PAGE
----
delay the clock from the release of the reset.  

So in theory this could all go in the Greenpak since they have comparators,
 logic (enough to do it "right") and even a pass transistor.  But the PFET  
seems to be on or off.  I didn't see any way to control it and no op-amps,  
so I guess that's not the intent.  It would have still required a diode to  
prevent the supercap from powering the power rail when down.  I looked at t
he chips with regulators w/ current limits, but just didn't work well.  I a
lso was not sure it would work at all in this job since it would need to be
 powered by both sources depending on which was up and which was down.  Clo
se, but no cigar.  

I guess I could have it do the rest of the design other than the current li
miter.  That would be 4 ICs and seven or so passives replaced.  Not sure it
's worth it.  Part of the requirements is to be able to locally source all  
components.  I'm not sure that is possible for electronics just anywhere.  
I've tried to use parts that are available from both Mouser and Digikey and
 more than one manufacturer.  I think the Greenpak stuff is just not very u
niversal yet.  

It is interesting hearing about it first hand.  

--  

  Rick C.

  -- Get 1,000 miles of free Supercharging
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Re: GreenPAK Developer mini-review
On 5/21/2020 3:32 AM, Ricketty C wrote:
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Nope, no all-analog parts like discrete FETs or op-amps on board any of  
them AFAIK. It's "mixed signal" but in a loose sense of the term you get  
analog compators that feed into the matrix, and DACs and ADCs on some.

IF it works out well enough for this project of mine i'll be gladl it's  
too fast for a reasonably-priced uP and too much logic to do sensible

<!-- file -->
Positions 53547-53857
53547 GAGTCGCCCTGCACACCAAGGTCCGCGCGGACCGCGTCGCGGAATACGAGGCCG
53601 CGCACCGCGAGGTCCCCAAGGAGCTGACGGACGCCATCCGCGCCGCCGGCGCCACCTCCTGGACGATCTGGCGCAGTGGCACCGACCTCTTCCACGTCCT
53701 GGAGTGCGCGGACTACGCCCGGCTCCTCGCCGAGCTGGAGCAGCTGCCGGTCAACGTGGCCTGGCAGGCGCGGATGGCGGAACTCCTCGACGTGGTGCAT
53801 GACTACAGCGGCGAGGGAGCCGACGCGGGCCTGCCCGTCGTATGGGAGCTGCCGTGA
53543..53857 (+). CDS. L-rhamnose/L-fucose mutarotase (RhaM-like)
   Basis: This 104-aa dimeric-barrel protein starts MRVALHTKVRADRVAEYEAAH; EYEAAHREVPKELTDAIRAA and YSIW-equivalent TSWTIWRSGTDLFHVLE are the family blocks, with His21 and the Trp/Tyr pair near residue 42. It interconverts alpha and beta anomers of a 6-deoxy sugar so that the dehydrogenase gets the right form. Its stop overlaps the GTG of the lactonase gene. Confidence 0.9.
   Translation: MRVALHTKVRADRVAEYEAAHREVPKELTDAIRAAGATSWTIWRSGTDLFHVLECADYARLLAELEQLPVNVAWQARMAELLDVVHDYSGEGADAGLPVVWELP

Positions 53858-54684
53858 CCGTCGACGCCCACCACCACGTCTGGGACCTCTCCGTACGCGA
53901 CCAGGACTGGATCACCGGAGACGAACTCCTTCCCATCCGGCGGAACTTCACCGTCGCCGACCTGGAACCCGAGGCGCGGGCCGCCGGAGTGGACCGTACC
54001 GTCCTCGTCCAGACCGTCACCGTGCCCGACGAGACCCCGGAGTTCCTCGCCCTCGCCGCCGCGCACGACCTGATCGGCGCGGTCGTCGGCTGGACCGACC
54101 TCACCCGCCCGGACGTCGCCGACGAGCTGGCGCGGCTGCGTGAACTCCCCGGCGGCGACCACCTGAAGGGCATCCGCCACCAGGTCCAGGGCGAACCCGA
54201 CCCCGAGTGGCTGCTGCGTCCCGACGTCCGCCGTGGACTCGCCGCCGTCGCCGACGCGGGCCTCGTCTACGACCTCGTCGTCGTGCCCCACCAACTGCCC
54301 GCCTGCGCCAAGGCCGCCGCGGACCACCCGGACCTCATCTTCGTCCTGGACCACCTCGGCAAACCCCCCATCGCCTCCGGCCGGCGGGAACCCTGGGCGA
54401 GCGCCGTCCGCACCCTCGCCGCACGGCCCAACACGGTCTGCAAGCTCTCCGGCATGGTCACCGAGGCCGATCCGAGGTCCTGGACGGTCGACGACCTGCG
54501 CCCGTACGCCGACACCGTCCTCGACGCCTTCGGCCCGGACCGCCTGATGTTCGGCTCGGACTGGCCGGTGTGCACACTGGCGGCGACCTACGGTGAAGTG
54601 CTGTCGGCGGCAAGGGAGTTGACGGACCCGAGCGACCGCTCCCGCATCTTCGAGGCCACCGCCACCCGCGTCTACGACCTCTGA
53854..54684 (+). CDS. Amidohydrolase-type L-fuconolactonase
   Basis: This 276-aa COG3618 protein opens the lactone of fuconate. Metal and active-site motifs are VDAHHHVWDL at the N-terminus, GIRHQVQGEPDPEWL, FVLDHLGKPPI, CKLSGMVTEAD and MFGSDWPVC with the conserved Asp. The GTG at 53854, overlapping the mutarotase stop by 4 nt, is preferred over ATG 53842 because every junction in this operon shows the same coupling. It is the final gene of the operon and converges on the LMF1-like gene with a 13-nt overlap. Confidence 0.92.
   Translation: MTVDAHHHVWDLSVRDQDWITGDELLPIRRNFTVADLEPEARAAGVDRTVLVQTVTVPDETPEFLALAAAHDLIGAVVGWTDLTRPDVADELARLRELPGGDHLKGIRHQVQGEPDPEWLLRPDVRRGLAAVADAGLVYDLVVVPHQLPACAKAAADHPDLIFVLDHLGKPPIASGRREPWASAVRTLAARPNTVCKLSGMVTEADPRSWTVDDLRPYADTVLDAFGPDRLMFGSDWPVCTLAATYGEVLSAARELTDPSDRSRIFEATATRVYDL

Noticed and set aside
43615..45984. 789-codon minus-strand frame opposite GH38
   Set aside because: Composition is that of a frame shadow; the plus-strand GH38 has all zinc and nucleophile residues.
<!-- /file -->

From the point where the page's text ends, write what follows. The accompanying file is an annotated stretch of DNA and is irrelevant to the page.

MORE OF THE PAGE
with MSI chips off the shelf. And I don't know Verilog or VHDL.

I don't think I'd use it for anything life-critical (if I even wanted to  
do such a thing) there's a ton of errata and unknown-unknowns about this  
thing, at least to me.

Re: GreenPAK Developer mini-review
On Thursday, May 21, 2020 at 4:42:46 PM UTC-4, bitrex wrote:
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e
n
e
et
t
n
ge
e
pport from native speakers who also understand the product.  Let's face it,
 often the problem with docs is not really the language they were originall
y written in, it's how well the writer can write.  I know my tech writing i
s not as good as a good writer would do.  I think it takes some training to
 make a writer understand methods and goals.  Not entirely unlike teaching.
  Not many are natural teachers.
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ded to realize it just wasn't a good fit to this design.  The design uses a
 current regulator that is only a diode, a cap, two transistors and a few r
esistors.  Works well to charge a supercap.  A pair of comparators and some
 logic to provide a mute function for the sounder.  I decided I didn't want
 to just turn on a sounder, so added a chip to provide pulsing, four shorts
 and a pause repeated every N seconds.
Quoted text here. Click to load it
 adding logic.  It really needs three states, so two FF and some gates, but
 eventually I found a way to do it with the one FF and inverters with an RC
 to delay the clock from the release of the reset.
Quoted text here. Click to load it
ors, logic (enough to do it "right") and even a pass transistor.  But the P
FET seems to be on or off.  I didn't see any way to control it and no op-am
ps, so I guess that's not the intent.  It would have still required a diode